System.Object can not exist without having a namespace System.

    PaulTheSmith, look at the Reference Source for the Object class in the System namespace, especially these two lines found here:
                            http://referencesource.microsoft.com/#mscorlib/system/object.cs 

    namespace System {
    public class Object

    Console is a class that is a member of the System namespace

    The full name of the class is System.Console

    The name of the class is Console; the disambiguated name prepends the namespace System.

    see http://referencesource.microsoft.com/#mscorlib/system/console.cs 

    namespace System {
       public static class Console

    you give further examples that 'using' and 'namespace' statements are entirely optional.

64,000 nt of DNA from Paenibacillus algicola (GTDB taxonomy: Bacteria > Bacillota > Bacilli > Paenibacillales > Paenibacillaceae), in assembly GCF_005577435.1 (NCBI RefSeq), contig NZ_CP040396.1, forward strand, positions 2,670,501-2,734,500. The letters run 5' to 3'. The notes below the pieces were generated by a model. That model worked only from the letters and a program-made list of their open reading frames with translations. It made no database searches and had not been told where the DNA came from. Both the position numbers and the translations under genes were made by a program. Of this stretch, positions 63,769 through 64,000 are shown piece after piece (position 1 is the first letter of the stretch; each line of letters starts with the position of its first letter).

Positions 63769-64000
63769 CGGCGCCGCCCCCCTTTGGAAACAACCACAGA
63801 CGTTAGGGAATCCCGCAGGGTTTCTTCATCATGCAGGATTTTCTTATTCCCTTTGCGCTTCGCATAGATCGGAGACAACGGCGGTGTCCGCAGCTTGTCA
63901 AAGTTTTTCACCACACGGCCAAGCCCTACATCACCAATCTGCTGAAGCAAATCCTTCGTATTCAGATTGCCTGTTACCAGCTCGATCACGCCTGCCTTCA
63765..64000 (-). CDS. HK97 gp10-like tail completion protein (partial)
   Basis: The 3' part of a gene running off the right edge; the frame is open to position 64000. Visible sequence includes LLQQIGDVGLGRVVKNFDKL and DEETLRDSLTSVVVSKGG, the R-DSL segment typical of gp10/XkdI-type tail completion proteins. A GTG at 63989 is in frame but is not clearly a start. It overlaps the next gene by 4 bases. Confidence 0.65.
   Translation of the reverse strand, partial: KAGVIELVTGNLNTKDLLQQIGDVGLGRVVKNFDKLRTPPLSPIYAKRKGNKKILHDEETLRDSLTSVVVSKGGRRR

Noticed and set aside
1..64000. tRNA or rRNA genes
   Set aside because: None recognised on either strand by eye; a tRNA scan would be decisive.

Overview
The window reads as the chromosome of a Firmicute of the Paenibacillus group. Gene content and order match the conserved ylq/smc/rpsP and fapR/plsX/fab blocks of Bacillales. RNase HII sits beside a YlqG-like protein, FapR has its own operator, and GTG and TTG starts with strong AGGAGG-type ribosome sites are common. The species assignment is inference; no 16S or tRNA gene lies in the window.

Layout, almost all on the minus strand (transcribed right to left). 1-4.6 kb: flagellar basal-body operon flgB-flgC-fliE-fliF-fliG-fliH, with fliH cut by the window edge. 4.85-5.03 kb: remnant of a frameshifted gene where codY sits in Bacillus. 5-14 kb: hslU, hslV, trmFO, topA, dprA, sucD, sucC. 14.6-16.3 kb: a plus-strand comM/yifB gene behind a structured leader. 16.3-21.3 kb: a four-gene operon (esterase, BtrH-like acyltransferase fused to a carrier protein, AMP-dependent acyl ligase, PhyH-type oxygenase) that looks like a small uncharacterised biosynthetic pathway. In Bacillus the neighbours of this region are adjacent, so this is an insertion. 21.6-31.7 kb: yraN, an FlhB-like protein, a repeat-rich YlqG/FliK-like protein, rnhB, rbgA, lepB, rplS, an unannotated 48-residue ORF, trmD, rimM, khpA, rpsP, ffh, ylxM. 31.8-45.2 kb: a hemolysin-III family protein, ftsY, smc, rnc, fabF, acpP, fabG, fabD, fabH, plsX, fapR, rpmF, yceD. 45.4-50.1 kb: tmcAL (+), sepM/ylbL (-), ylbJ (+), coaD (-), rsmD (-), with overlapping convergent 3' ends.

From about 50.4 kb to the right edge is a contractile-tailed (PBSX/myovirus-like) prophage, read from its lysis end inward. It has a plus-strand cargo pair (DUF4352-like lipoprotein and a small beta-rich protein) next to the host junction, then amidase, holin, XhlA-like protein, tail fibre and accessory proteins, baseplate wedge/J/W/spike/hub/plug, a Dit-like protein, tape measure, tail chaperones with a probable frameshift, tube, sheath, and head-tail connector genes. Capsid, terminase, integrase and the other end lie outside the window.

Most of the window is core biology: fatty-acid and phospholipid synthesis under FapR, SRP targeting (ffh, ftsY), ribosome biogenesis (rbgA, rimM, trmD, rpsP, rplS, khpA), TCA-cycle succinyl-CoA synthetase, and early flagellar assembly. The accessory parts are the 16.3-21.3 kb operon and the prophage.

PaulTheSmithyou are not even able to code a program that uses the class Console without in some way specifying the namespace System.

    Do you deny MSDN?

    "Namespaces (C# Programming Guide)  https://msdn.microsoft.com/en-CA/library/0d941h9d.aspx 

    "System is a namespace and Console is a class in that namespace.

     The using keyword can be used so that the complete name is not required, ..."

    There is no such thing as namespaces!

    PaulTheSmith, your statement "There is no such thing as namespaces" is 100% wrong.  MSDN, as shown above acknowledges the existence of namespaces.

    As I said before 'using' and 'namespace' statements provide fantastic syntactic sugar and I wouldn't want to work without them.

    "Namespace Statement"

     https://msdn.microsoft.com/en-us/library/0dx91cw5.aspx 

    in a trivial program, you can avoid having a Namespace Statement but you can not avoid explicitly referencing namespaces.

    PaulTheSmith, this program does not compile without errors:

    class Program
    {
        static void Main(string[] args)
        {
            Int32 integer = 1234;
        }
    }

    PaulTheSmith, by making the above trivial program compile clean, you would disprove your statement "There is no such thing as namespaces".

    FWIW 

    Tuesday, April 12, 2016 9:03 AM